The answers to these questions may help you understand the specific issues your son may be responding to. However, these do not justify his actions or behavior. There is no indication from your letter that he cannot distinguish right from wrong. From what I can see, your son is simply doing what he wants to do.
There is a phenomenon that happens during adolescent development that I call parentally stuck: where a child may exhibit inappropriate actions that the parents recognize as the same actions they had when they were adolescents. As a result, the parent may allow some leeway, thinking that with some reasonable discipline and consequences, the problem will resolve itself.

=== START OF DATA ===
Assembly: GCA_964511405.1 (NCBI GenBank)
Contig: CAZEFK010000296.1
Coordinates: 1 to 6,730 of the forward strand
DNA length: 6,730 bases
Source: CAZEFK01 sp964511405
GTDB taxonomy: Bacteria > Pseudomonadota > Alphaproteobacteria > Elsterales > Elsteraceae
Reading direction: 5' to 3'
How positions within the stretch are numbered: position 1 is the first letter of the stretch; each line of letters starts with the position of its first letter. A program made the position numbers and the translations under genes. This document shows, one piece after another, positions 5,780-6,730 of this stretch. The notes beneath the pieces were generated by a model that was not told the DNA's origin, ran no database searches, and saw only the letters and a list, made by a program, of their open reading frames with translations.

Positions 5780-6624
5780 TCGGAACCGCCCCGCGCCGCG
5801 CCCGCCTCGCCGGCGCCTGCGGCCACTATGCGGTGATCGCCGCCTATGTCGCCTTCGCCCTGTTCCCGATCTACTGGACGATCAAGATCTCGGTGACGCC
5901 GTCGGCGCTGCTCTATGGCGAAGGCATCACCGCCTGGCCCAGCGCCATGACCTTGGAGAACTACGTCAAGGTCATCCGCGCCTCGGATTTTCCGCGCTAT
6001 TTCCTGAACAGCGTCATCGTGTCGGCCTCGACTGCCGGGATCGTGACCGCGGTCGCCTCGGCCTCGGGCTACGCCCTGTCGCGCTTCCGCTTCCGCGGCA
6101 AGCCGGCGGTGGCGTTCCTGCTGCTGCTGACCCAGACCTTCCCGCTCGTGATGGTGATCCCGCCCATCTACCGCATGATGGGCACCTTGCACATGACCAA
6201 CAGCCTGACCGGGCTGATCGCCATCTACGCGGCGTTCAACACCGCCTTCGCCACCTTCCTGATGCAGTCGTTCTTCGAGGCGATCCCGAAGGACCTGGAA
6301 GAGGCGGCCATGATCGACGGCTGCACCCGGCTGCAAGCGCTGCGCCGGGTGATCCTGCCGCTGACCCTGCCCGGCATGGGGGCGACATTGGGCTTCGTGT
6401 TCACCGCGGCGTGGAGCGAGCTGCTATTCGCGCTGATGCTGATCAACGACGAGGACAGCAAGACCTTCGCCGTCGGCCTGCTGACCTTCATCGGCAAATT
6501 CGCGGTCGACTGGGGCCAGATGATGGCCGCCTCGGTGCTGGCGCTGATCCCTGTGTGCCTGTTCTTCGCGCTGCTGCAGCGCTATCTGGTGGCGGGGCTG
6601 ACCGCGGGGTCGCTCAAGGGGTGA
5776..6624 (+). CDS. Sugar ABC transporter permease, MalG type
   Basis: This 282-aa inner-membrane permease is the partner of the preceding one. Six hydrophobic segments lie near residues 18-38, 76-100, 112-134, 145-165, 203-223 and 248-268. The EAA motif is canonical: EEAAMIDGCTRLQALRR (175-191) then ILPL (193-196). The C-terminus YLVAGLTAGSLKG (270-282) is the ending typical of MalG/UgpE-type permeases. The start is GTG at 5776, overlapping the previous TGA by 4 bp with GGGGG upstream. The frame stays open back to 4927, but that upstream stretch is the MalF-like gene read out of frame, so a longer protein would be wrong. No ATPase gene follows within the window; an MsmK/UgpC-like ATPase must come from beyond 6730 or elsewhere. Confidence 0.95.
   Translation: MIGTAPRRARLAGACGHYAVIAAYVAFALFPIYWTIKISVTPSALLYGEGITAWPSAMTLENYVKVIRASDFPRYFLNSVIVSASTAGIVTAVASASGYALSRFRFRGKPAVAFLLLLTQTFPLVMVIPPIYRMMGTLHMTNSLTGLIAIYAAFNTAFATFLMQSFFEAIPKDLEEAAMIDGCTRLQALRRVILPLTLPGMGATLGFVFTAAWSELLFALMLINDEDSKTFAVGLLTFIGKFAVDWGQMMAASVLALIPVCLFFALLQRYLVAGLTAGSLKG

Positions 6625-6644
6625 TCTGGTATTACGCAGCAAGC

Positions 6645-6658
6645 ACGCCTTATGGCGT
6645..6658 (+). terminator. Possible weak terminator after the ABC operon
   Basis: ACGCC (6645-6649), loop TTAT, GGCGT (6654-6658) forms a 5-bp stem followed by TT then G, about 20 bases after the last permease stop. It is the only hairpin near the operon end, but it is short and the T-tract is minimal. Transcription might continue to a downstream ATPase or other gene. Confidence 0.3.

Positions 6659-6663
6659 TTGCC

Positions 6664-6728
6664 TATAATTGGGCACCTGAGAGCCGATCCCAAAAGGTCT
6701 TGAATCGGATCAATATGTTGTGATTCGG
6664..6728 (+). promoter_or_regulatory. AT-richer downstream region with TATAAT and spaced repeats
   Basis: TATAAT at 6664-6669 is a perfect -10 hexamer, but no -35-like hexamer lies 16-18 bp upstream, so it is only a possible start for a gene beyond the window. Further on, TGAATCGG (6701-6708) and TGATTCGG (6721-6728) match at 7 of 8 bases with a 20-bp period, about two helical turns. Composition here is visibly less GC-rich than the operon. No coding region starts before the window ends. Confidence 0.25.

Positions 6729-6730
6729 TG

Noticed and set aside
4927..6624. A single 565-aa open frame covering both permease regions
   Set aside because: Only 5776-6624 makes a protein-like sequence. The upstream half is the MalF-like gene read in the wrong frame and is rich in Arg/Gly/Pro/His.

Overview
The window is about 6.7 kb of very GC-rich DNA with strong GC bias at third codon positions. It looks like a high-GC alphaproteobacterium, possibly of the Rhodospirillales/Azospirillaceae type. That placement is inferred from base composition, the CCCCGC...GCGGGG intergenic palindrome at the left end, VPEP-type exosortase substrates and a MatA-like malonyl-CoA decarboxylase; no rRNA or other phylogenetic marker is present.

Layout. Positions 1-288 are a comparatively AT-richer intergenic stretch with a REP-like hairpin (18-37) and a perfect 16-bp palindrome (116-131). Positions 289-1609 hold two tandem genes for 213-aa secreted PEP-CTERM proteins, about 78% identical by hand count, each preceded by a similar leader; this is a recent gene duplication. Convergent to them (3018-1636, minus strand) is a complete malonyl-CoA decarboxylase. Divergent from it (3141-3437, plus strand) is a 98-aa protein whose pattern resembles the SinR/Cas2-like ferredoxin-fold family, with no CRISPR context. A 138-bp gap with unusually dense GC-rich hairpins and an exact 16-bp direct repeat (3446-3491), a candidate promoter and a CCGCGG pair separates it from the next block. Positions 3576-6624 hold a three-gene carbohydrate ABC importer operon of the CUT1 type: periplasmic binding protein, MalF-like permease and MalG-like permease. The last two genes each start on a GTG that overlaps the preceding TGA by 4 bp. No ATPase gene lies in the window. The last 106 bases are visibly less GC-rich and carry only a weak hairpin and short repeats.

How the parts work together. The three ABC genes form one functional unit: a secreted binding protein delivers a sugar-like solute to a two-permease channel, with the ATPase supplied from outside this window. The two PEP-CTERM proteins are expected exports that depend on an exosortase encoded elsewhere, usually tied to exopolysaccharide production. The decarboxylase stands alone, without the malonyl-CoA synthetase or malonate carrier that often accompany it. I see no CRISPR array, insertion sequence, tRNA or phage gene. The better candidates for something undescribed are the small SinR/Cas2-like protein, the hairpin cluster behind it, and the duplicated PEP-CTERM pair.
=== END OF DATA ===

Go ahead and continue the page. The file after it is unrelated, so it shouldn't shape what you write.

If you’re parentally stuck, the parent may say:
- “I was the same way when I was at that age.”
- “He/she will grow out of it.”
- He/she is young, just trying to find him/her self.”
Parents may want to resolve the problem by:
- Providing additional resources and activities,
- Allowing more freedom and independence, and
- Relaxation of rules, boundaries or guidelines
When I was young, it was not uncommon to allow an adolescent to have a few friends at the home where alcohol was being consumed and controlled under the watchful eye of a parent. However, today’s parents appear to be more liberal and understanding: Here are some of my favorites:
- “Movie night”-The parent whom allowing her 16 year old son, in exchange for using condoms, allowing her son to use the house when he wanted to engage in sexual intercourse with his girlfriend. (Outcome: The girlfriend gets pregnant.)